The fixed left side wall 32 is formed as a rectangular plate 55 which is proportioned so that it may be welded to members of the framework F. The upper edge of this plate is welded to the under, inner edge of the guideway 23L, the front, inner edge to the front post 21L, the lower edge to the upper, inner edge of the base sill 20L, and the rear edge is welded to a rear post 56 which extends between the base sill 20L and the guideway channel 23L, as shown in FIG. 3. To complete the structure, the central portion of this plate 55 is reinforced by a ladder-like array of horizontally disposed beams 57, one of which is shown in FIG. 10.

The right side wall gate 33 is similar in structure to the fixed left side wall 32 in that it is formed as a rectangular plate 55 having approximately the same proportions as does the plate 55. However, this plate 55' is mounted upon a rectangular framework of structural members forming the gate, which extend between the guideway 23R and the base sill 20R and between the rear wall 30 and the gated front wall 31. An upper header 58 lites directly beneath the guideway 23R, and an opposing 'header 59 lies directly above the base sill 20R. A hingestile 60 is spaced between the rear ends of the upper andlower headers, while a latch stile 61 is spaced between the forward ends of the upper and lower headers. To complete this framework, a ladderlike array of horizontally disposed beams 57 extend between the hinge stile and latch stile, as illustrated in FIG. 2. i

The rear end of the gate, at the hinge stile 60, lies adjacent to the ends of the top and bottom rear wall headers 38 and 39 and an upper hinge arm 62 and lower hinge arm 63 extend rearwardly from the top and bottom of this hinge stile 60, so that the upper hinge arm 62 lies against the underside of the extended end of the top header 38, and the lower hinge arm 63 lies against the top side of the extended end of the bottom header 39, as best illustrated in FIG. 2. The hinging connections are similar to the hinging connections of the front wall gate heretofore described and illustrated in FIGS. 6 and 7. A pintle 45 upstands from the upper hinge arm 62 to fit into a hole 46 in the top header 38, and an opposing pintle 47 depends from the lower hinge arm 63 to fit into a hole 48' in the lower bottom header 39. A spacer 49 is fitted on the lower pintle to hold the gate at a properly elevated position above the level of the base sill 20R.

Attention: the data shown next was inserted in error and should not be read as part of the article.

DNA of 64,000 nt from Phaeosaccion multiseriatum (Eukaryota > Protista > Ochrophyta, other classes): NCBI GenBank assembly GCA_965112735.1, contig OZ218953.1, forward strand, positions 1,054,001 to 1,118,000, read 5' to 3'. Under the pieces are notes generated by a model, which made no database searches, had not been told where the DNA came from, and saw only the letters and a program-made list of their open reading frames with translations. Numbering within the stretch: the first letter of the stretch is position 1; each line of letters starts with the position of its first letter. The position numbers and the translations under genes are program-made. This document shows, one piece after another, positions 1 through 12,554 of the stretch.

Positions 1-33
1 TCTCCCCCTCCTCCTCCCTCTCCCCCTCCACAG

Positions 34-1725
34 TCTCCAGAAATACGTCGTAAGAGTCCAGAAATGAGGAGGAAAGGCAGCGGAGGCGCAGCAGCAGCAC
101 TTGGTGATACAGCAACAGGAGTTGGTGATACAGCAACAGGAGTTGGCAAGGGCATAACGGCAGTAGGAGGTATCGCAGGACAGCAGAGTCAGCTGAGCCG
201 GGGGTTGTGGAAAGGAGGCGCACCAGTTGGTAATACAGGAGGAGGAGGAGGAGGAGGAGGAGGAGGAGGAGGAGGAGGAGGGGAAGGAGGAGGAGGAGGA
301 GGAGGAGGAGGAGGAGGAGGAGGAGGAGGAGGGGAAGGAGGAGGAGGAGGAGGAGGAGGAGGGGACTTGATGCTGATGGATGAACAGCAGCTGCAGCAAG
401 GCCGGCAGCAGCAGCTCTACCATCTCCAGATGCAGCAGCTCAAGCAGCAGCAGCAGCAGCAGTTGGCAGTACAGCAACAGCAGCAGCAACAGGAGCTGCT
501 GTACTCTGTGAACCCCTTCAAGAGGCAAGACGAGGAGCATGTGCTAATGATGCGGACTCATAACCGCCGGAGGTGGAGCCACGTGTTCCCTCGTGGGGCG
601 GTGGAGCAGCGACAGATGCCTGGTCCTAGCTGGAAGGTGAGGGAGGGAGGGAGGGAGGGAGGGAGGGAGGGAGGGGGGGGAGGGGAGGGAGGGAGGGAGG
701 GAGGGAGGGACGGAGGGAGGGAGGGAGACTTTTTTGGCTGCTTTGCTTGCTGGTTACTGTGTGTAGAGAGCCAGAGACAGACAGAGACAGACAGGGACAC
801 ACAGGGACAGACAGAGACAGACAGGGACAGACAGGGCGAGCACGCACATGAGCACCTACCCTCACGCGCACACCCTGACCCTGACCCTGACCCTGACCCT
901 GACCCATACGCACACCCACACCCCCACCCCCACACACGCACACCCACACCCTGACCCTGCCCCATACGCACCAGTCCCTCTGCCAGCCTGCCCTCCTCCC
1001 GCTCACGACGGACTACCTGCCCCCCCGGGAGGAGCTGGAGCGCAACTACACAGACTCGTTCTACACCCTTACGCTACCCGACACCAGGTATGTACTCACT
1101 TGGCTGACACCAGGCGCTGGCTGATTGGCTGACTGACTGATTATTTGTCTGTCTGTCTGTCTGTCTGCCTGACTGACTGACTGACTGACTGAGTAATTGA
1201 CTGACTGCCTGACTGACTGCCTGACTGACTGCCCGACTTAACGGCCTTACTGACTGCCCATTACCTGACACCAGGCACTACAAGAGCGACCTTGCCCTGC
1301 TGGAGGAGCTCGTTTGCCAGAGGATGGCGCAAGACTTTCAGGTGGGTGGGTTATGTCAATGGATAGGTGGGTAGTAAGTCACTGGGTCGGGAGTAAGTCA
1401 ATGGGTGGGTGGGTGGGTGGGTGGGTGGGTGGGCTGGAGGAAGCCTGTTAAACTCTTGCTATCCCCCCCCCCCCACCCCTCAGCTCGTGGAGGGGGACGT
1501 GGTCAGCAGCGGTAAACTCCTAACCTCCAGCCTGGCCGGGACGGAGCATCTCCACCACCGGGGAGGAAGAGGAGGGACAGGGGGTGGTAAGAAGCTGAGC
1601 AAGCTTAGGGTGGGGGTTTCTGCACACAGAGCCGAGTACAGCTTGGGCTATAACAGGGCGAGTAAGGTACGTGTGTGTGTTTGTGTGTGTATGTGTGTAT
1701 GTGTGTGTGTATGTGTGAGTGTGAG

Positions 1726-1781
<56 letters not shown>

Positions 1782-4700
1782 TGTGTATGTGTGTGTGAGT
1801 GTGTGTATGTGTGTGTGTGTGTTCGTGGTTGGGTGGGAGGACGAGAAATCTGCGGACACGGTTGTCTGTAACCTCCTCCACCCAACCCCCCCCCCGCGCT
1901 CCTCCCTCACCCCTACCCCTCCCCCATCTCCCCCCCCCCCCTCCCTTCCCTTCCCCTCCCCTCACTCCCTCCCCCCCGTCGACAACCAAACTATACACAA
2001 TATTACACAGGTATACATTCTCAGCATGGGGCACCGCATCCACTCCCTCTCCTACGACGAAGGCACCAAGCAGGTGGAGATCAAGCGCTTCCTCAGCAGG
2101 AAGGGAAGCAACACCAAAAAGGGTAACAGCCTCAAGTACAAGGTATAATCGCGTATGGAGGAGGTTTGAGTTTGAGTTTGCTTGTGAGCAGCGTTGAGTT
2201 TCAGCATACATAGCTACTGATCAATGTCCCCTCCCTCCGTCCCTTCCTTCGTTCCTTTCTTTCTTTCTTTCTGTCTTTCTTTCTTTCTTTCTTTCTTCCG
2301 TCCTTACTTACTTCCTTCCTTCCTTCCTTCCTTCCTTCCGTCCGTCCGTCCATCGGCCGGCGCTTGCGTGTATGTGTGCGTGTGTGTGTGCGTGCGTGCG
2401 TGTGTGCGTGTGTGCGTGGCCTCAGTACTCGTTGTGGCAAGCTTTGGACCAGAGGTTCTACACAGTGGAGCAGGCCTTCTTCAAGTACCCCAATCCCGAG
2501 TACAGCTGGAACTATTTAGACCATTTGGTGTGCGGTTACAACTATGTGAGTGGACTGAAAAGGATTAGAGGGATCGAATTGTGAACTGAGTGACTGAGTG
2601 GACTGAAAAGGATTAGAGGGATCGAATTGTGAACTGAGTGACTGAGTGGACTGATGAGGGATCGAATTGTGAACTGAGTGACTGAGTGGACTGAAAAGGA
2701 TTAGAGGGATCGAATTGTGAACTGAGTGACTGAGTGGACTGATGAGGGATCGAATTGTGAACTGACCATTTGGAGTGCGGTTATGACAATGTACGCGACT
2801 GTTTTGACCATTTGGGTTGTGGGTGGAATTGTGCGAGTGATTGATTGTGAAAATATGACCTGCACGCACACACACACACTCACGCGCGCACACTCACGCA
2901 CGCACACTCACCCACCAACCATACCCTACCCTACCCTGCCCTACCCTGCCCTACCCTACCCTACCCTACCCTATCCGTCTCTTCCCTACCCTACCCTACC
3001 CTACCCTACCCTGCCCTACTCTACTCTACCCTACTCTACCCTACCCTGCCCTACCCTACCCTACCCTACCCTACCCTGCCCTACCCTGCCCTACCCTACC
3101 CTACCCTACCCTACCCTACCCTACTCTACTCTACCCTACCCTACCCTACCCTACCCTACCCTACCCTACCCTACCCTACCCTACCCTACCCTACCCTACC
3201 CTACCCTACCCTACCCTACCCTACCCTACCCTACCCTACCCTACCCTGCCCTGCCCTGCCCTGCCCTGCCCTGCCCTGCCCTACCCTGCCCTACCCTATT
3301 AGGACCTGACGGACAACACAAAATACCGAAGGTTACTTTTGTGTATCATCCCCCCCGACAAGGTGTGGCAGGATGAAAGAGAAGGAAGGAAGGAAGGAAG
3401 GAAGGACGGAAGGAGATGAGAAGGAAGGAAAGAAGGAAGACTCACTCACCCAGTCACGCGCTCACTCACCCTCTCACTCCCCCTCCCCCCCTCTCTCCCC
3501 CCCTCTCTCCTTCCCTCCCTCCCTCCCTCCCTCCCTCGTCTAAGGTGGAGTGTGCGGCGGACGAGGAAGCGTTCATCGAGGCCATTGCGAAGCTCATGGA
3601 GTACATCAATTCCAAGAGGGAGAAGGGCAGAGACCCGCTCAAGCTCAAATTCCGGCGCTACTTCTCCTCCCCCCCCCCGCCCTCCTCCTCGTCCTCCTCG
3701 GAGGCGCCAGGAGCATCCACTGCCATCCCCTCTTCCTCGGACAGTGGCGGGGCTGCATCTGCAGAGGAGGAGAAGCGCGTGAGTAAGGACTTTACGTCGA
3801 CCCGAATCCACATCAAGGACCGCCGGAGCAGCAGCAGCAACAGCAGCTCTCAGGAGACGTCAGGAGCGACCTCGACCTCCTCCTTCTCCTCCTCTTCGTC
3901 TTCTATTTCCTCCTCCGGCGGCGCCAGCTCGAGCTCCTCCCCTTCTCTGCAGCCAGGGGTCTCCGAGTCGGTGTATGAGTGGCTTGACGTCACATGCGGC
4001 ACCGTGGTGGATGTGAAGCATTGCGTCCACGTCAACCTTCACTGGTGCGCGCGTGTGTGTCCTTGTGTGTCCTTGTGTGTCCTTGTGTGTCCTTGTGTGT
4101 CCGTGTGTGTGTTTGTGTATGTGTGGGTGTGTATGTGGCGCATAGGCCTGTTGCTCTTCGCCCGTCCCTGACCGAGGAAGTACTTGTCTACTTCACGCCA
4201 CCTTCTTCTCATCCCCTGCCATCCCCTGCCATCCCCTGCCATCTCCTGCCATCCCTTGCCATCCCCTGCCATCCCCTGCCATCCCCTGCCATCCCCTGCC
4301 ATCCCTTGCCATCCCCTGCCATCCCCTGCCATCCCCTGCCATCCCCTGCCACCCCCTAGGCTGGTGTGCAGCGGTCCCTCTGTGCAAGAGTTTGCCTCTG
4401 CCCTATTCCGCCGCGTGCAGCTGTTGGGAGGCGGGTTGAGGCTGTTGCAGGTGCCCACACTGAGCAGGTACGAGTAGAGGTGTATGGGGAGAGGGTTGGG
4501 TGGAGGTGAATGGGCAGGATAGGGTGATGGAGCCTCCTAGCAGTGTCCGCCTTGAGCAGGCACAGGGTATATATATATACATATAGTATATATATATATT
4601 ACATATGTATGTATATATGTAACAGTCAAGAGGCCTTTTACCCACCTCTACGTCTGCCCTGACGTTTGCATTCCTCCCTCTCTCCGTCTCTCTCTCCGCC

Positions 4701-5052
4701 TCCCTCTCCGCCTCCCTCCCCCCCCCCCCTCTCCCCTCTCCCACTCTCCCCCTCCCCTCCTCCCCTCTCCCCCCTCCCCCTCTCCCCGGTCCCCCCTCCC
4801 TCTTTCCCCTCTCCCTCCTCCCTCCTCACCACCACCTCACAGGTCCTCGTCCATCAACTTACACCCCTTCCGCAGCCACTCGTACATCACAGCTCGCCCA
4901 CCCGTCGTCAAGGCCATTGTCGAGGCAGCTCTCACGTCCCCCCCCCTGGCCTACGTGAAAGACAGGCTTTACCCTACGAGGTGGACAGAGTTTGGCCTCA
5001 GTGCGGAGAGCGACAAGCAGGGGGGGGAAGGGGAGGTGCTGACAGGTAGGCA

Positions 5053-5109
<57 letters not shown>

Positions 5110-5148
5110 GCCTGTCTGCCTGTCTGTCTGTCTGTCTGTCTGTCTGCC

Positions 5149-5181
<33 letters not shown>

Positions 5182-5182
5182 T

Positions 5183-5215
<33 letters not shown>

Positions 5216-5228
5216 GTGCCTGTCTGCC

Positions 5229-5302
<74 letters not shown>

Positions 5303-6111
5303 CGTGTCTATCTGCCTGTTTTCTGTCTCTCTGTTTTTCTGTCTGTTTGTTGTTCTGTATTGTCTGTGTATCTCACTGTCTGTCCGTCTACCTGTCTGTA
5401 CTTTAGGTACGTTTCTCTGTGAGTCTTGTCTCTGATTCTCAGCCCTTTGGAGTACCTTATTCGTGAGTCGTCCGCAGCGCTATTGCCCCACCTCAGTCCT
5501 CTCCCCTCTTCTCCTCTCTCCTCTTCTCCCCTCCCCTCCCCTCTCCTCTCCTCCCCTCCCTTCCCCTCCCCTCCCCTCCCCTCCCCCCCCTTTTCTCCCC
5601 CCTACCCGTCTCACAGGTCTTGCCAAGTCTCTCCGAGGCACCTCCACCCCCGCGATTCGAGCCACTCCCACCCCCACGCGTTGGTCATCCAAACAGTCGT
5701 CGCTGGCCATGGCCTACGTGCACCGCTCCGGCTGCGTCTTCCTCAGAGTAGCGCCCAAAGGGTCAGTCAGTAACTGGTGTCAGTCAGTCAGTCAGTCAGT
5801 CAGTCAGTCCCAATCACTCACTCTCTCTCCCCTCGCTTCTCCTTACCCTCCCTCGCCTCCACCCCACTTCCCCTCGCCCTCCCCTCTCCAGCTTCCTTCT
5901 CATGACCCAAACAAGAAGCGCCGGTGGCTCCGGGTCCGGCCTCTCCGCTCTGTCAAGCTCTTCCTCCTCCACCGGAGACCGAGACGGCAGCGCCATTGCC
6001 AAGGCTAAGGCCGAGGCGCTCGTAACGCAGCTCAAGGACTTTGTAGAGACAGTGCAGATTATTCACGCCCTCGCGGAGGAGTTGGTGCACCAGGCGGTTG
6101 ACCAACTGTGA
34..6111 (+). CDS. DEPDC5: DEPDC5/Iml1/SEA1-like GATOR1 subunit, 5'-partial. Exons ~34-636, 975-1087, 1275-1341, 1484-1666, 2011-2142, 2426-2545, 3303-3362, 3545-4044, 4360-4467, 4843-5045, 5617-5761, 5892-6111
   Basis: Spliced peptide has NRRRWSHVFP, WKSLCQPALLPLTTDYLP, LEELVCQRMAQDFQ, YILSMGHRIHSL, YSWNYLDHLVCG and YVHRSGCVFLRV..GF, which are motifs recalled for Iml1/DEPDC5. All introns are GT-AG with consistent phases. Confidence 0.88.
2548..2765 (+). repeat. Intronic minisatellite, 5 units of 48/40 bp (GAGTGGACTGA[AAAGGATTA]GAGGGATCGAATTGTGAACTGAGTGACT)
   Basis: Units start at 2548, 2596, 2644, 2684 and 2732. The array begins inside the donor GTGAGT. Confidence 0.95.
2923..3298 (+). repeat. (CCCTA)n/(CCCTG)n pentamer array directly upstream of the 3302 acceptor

The forward latch stile 61 of this right side wall gate 33 will swing toa closed position against the inner face of the latch stile44 of the front wall gate 31 when the gates are closed, where an array of sockets 64 in forward latch stile 61' will be engaged by the lock pins 54 outstanding from the front wall gate, as illustrated in FIG. 8. Accordingly, when the chamber is closed, the side wall gate 33 is locked in. position by the engagement with the lock pins 54 in the front wall gate 31 and the front wall gate is held in position by the latch 50. To open the chamber C, the front wall gate 31 is first opened and the side wall gate 33 is then opened, as to the positions illustrated in FIG. 12. To again close the chamber C, the right side wall gate 33 is first closed and then the front wall gate 31 is closed and secured by latch 50.

The carriage or head H which carries the platen P is mounted upon wheels 66, as in FIGS. 10 and 11, and

is essentially a simple framework including side walls 67, front and rear end walls 68 and a cover 69 having a depending rear portion 69. The cover 69 slopes upwardly to a crown portion with a central opening 70 therein. An upstanding hydraulic cylinder 71 is mounted in this opening to extend above the carriage to permit its piston rod 72 to extend downwardly therefrom, the piston rod 72 carrying the platen P.

The carriage is proportioned to fit within the embrace of the flanges of the channel-shaped guideways 23R and 23L, with the wheels 66 being located within these guideway flanges. These wheels, which support the carriage, are carried upon an angle track 73 within each guideway flange, as best illustrated in FIG. 10. Thus, the carriage may freely move forwardly and rearwardly within the guideway, upon the wheels 66, whenever the platen is lifted to its retracted position above the chamber C. However, whenever the carriage is at its forward position over the chamber and the platen is thrust downwardly into the chamber to compress material and form a bale, as by extension of the piston rod 72, the resulting pressure against the platen will raise the carriage. Then, the side edges of the cover 69, which lie within the embrace of the channel-shaped guideways, will engage the underside of the top flanges of the guideway channels, to restrain the carriage against upward movement. Forward movement of the carriage is limited by a pair of laterally spaced stop bolts 74, adjustably attached to and extending rearwardly from the rear wall of cross header 26.